Less than 24 hours after America elected Barack Obama the 44th President, people in the Hub City are still celebrating the first black president. "I knew that he had already won," Roy Montelongo said.
But Montelongo didn't want to miss Obama's historic speech. "I never thought I would see a black man running for president," Montelongo said.
Montelongo moved from Mexico to Lubbock as a young boy in the 1950's. He says back then skin color affected where people lived, worked and spent their free time. "I worked as a bus boy at Pete's Café. At that time black people were not allowed in the dinner area," Montelongo said.
Lubbock Councilman Floyd Price was one of those people forced to sit in segregated areas. "I wasn't allowed to go to movies at certain times and I wasn't allowed in restaurants to sit and eat. My dollar was just as good as anybody else. But the fact was someone had said because you're black you cannot come in and mingle with me," Price said.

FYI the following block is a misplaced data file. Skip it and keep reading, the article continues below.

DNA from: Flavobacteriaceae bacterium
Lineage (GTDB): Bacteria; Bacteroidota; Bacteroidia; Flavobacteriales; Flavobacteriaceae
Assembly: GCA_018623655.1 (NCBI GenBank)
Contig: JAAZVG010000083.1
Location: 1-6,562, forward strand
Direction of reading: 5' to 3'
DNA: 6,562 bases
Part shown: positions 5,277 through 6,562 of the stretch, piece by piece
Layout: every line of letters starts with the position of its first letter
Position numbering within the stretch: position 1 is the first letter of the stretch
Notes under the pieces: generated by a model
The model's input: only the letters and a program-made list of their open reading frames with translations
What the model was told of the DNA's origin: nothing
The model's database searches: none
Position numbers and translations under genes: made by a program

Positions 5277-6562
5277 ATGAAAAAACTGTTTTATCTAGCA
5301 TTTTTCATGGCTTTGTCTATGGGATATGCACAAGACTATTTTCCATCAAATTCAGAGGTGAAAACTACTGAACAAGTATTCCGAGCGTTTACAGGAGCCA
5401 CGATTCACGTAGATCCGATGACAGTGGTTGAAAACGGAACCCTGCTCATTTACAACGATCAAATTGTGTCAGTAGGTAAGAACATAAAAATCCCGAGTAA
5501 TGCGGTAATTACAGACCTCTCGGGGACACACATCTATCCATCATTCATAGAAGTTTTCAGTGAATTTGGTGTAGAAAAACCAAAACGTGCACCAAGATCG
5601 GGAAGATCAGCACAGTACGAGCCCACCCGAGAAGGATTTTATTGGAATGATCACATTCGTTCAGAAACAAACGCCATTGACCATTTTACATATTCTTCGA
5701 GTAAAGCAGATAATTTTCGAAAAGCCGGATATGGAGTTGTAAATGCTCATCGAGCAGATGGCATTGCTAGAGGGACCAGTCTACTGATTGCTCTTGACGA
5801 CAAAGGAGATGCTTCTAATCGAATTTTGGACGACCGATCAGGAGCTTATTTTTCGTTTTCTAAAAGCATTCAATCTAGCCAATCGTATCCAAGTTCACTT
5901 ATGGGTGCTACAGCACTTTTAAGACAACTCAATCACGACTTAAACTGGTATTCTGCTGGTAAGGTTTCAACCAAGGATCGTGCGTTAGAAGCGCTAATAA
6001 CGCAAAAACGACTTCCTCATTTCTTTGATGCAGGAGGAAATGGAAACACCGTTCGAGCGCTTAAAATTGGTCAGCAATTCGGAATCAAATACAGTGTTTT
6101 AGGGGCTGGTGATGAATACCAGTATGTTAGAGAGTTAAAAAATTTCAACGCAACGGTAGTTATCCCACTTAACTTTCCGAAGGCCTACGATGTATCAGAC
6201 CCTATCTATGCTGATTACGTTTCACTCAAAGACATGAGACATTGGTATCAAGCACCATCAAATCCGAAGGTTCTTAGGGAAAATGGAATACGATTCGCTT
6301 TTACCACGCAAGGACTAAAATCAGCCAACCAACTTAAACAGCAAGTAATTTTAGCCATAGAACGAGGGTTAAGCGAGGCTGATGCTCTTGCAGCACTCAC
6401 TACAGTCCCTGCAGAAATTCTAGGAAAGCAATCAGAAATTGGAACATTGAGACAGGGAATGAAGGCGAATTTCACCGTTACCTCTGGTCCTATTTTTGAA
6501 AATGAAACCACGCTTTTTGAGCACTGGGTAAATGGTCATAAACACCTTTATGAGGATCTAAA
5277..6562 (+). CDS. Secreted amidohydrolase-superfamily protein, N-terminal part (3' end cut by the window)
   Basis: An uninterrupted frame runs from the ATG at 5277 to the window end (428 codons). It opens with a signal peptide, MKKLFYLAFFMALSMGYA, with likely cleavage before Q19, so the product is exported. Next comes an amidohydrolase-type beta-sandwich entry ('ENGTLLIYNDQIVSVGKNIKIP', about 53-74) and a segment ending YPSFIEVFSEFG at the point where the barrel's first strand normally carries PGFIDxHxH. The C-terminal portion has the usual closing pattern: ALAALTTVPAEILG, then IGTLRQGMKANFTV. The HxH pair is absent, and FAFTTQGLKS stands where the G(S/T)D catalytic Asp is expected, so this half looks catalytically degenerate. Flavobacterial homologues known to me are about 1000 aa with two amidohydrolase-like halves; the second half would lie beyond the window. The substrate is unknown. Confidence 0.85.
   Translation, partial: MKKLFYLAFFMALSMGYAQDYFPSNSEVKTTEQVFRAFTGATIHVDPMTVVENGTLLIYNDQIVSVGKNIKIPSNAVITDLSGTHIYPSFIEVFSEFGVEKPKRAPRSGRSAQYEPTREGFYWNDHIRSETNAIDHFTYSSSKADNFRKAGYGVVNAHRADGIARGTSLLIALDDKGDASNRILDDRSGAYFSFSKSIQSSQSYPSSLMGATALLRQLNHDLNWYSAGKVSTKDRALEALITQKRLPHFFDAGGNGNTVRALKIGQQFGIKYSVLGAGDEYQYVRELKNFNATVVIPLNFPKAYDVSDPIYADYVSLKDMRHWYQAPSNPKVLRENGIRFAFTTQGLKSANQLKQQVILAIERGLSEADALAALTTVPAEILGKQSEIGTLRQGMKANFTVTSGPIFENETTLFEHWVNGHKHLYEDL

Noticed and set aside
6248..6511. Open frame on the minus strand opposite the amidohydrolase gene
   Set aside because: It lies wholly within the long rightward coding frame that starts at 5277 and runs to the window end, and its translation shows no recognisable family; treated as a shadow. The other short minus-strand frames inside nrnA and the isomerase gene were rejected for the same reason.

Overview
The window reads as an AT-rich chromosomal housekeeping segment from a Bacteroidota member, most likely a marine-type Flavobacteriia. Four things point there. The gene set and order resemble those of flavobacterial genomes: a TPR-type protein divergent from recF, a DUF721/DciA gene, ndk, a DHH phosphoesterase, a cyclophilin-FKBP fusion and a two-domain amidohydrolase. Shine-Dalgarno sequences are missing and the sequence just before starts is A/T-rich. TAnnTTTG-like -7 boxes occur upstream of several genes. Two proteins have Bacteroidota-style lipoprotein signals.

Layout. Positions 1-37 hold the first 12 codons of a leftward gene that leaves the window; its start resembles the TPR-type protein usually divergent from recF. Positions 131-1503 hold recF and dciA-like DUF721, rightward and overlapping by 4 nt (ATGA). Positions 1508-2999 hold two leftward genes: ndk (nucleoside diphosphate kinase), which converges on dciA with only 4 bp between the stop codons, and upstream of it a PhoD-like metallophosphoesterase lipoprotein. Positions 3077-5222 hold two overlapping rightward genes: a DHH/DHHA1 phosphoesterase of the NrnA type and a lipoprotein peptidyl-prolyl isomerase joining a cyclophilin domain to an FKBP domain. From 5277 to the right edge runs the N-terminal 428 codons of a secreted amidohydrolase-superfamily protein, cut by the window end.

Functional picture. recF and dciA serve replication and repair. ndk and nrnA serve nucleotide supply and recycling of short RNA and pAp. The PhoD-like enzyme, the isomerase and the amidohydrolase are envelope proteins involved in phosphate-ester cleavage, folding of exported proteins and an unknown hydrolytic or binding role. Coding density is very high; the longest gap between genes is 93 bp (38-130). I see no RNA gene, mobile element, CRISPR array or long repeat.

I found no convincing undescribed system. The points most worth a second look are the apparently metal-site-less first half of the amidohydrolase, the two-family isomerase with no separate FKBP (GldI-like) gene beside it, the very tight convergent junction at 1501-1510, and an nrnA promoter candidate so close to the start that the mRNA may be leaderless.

Then fast forward to November 4, 2008 when both Montelongo and Price stayed up late to listen to a message of change from America's next president. NewsChannel 11 brought along that speech on a laptop and watched it with Price and Montelongo.
"I've been here for 67 years. It had never been shown where you can take a group of people all colors all religions and bring them together," Price said.
"I wish my mom would have been alive to see this," Montelongo said. When NewsChannel 11 asked why, Montelongo replied, "Because she suffered prejudices. She would say wow."
Both men tell us they voted for Obama for his ability to bring people together and his ideas for the nation. Now the question is can he live up to his campaign promises. Only time will tell.
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